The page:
Paradigm, a cryptocurrency investment firm, has filed a friend-of-the-court brief in an ongoing lawsuit between the U.S. Securities and Exchange Commission (SEC) and blockchain-based payment network Terra to prevent the SEC from expanding its oversight of stablecoins.
According to Rodrigo, Paradigm’s legal chief, the company is not an investor in Terra and does not support either party in the lawsuit. Instead, its sole interest is in countering the SEC’s attempts to expand its regulatory reach to include the cryptocurrency industry.
Rodrigo explained that the SEC is trying to incorporate stablecoins into its regulatory framework by advancing an infinity theory that anything that can be traded as a so-called “cryptocurrency security” will be a vehicle.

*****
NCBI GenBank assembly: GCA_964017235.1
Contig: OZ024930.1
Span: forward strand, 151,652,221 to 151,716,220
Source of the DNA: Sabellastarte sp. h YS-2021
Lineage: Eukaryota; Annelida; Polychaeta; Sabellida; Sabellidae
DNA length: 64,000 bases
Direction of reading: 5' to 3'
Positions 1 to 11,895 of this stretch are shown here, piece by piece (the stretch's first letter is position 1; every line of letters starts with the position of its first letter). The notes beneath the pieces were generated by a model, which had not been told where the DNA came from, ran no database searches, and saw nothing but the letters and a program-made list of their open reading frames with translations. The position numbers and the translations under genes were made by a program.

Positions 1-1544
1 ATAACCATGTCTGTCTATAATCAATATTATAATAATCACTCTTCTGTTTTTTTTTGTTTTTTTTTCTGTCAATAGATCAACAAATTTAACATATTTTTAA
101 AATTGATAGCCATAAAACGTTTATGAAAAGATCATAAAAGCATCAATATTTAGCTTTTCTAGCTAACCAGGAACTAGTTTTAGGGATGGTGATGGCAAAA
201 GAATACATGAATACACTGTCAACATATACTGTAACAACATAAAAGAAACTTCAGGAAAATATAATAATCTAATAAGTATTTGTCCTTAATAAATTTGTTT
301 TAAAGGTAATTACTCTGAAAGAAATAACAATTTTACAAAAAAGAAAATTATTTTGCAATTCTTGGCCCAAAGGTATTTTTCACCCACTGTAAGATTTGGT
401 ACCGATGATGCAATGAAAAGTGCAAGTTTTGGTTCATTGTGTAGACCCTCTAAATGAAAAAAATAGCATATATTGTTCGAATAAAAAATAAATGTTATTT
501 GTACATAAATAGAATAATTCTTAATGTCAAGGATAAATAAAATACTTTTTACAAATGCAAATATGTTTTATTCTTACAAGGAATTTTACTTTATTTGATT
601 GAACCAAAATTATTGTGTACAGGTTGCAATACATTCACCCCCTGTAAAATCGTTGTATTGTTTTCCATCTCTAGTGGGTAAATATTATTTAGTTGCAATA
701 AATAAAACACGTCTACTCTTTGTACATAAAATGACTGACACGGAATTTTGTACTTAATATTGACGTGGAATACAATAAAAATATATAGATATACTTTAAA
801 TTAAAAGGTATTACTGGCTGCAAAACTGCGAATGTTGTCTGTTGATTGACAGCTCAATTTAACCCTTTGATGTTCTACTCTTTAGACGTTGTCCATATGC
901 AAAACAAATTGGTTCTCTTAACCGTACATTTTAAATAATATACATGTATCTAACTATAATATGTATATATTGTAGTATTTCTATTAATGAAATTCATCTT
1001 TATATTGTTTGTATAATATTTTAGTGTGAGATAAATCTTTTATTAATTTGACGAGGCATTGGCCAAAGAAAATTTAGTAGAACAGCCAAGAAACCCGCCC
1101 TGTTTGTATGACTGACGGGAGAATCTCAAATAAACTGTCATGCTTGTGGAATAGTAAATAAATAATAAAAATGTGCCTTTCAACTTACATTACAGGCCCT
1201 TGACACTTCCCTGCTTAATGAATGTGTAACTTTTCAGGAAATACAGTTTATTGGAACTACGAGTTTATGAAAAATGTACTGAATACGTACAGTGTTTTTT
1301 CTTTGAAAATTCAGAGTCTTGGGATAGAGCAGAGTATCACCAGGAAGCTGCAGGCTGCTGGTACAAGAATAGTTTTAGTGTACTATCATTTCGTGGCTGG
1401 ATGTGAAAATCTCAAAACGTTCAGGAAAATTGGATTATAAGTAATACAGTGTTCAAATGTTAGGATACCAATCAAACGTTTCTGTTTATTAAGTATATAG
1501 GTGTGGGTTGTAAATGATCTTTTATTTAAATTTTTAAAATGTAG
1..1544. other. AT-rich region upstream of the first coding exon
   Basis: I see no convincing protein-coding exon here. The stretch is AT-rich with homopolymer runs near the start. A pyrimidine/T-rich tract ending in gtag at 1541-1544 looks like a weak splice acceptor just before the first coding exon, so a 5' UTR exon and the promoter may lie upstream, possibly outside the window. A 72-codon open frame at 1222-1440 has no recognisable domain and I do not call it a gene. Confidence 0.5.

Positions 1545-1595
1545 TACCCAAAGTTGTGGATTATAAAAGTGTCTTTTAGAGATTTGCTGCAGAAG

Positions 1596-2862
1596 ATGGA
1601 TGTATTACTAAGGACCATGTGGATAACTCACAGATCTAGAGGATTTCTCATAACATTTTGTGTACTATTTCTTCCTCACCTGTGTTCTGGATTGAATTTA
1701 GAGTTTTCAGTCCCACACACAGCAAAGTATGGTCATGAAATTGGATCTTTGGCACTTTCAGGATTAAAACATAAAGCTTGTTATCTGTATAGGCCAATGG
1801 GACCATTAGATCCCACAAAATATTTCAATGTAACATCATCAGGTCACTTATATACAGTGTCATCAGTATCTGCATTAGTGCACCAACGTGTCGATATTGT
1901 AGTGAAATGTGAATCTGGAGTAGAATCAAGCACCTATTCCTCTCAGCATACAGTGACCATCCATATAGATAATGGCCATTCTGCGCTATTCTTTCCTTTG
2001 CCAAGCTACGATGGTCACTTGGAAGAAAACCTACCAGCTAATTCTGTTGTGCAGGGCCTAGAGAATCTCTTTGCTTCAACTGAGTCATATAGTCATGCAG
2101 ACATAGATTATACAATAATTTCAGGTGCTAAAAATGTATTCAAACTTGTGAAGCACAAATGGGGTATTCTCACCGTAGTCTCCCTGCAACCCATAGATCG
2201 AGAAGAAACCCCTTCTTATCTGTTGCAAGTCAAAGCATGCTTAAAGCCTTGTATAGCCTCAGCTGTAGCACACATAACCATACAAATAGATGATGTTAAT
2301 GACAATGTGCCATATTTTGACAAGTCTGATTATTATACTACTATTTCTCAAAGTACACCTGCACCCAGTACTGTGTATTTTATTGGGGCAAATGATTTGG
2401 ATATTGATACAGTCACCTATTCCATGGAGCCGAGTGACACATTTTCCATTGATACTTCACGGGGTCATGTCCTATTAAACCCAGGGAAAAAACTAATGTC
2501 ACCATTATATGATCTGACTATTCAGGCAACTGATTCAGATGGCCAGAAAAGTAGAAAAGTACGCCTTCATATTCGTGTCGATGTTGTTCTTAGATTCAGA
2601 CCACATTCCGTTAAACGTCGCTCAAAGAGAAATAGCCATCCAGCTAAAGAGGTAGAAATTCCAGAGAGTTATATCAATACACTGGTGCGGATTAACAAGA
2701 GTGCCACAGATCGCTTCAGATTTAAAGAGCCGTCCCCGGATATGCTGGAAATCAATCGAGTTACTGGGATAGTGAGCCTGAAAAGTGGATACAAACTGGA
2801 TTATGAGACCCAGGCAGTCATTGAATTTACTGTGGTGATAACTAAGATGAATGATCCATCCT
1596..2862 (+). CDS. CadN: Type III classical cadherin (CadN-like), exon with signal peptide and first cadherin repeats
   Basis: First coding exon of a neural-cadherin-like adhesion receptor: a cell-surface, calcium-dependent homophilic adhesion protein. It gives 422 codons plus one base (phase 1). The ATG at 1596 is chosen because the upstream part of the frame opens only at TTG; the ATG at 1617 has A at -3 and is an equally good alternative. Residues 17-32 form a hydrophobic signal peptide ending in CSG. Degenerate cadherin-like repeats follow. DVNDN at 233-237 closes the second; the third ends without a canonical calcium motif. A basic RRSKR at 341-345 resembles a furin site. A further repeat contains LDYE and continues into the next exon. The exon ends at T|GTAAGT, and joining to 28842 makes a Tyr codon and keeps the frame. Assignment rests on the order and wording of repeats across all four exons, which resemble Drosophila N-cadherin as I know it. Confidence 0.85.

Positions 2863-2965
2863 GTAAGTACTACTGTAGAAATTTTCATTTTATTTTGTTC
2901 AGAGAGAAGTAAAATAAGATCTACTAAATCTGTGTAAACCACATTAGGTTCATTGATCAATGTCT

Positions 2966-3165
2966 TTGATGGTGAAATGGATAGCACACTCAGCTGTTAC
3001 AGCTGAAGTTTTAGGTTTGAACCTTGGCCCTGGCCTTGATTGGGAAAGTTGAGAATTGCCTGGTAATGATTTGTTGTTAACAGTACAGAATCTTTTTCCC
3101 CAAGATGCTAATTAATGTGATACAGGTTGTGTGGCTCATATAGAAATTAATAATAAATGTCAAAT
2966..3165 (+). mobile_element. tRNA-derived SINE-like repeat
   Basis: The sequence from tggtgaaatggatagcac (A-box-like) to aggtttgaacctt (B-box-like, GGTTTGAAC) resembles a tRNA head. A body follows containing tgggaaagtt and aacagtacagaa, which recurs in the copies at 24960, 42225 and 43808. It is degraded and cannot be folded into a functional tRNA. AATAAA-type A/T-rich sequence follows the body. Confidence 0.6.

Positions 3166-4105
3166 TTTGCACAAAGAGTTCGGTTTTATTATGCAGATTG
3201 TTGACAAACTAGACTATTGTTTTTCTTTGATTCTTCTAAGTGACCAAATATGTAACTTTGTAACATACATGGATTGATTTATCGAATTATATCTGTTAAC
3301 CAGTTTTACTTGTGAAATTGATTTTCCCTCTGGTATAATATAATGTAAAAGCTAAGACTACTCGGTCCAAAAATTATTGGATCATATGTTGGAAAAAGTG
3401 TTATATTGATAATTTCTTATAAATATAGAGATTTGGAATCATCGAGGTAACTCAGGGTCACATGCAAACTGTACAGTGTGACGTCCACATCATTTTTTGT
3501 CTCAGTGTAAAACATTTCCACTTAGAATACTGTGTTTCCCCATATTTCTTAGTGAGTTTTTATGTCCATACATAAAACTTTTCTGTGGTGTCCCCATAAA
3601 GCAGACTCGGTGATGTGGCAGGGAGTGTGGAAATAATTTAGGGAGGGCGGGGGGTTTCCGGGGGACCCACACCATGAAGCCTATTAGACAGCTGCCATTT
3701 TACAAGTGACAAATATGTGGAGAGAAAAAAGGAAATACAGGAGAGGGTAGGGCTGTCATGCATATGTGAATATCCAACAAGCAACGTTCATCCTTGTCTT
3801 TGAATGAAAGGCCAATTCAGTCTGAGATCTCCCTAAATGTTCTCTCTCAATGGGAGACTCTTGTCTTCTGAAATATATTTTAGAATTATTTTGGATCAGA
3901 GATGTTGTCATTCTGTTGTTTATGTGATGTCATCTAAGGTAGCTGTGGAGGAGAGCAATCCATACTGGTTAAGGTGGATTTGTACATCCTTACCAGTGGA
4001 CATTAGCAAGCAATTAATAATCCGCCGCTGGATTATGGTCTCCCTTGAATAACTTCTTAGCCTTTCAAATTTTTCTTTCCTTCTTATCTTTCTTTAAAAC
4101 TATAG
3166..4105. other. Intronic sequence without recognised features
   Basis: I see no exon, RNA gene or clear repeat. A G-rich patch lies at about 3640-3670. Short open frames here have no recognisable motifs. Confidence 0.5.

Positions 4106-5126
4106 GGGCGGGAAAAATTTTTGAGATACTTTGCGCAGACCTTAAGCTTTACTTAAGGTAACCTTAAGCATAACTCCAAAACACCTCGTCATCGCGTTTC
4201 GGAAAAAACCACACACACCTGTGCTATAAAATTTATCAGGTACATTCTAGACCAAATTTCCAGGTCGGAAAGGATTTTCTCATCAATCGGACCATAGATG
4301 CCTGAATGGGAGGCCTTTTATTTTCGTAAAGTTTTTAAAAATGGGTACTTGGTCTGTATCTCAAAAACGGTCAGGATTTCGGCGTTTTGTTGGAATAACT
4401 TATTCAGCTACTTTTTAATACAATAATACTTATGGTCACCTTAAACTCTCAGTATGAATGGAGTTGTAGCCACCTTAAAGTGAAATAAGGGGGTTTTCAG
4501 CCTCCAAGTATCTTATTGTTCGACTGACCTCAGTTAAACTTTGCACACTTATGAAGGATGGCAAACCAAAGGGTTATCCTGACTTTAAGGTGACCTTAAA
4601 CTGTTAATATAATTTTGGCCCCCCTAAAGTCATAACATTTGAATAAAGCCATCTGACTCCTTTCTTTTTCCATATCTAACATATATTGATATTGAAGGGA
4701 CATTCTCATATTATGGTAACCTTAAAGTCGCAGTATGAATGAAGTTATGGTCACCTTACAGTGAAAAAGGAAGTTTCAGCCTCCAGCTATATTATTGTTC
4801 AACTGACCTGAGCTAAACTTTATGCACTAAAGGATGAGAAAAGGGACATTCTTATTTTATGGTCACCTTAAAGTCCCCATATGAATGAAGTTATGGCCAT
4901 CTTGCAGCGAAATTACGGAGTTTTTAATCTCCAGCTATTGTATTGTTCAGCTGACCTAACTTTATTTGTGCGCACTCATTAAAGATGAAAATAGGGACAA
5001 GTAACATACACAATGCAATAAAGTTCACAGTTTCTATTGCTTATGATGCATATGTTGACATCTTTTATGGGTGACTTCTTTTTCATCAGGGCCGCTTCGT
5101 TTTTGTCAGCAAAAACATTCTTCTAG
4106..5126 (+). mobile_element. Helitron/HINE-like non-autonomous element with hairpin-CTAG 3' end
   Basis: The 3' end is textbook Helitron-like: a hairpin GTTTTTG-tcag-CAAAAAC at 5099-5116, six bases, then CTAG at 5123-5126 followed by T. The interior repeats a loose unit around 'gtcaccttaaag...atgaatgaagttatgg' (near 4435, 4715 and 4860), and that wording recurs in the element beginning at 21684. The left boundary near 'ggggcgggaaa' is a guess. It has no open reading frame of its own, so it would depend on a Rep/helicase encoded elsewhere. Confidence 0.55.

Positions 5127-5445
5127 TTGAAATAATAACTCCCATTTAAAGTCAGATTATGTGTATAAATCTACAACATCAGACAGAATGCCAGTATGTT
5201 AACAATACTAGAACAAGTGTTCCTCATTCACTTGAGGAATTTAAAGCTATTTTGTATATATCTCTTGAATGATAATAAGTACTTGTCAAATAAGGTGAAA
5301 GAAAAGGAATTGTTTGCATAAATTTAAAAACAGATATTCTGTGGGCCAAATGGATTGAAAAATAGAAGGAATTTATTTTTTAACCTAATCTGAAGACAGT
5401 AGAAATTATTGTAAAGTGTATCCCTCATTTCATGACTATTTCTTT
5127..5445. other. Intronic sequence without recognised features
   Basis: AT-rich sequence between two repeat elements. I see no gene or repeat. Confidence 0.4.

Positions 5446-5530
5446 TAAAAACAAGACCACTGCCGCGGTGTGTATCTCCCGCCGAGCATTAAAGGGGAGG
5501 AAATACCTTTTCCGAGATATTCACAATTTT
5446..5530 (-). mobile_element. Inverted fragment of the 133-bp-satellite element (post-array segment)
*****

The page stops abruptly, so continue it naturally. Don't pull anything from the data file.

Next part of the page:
The amicus brief filed by Paradigm focuses on responding to the SEC’s new theory that the algorithmic stablecoin UST is a security. The SEC’s arguments about the UST are in addition to its core claims in the lawsuit.
Paradigm argued, however, that it was crucial for Judge Rakoff, who presided over the case, to avoid inadvertently supporting this unsupported theory. The SEC may seek to apply this theory broadly to other stablecoins, which would have far-reaching implications for the cryptocurrency industry.
The move by Paradigm comes amid growing regulatory scrutiny of the cryptocurrency industry.
The SEC has been stepping up enforcement actions against various players in the industry, including cryptocurrency exchanges and issuers of initial coin offerings.
Paradigm’s amicus brief is just one of many ways cryptocurrency industry players are fighting back against what they see as excessive regulation by the SEC.
The outcome of the Terra case could set an important precedent for the treatment of stablecoins under U.S. securities laws, making it a case closely watched by the industry.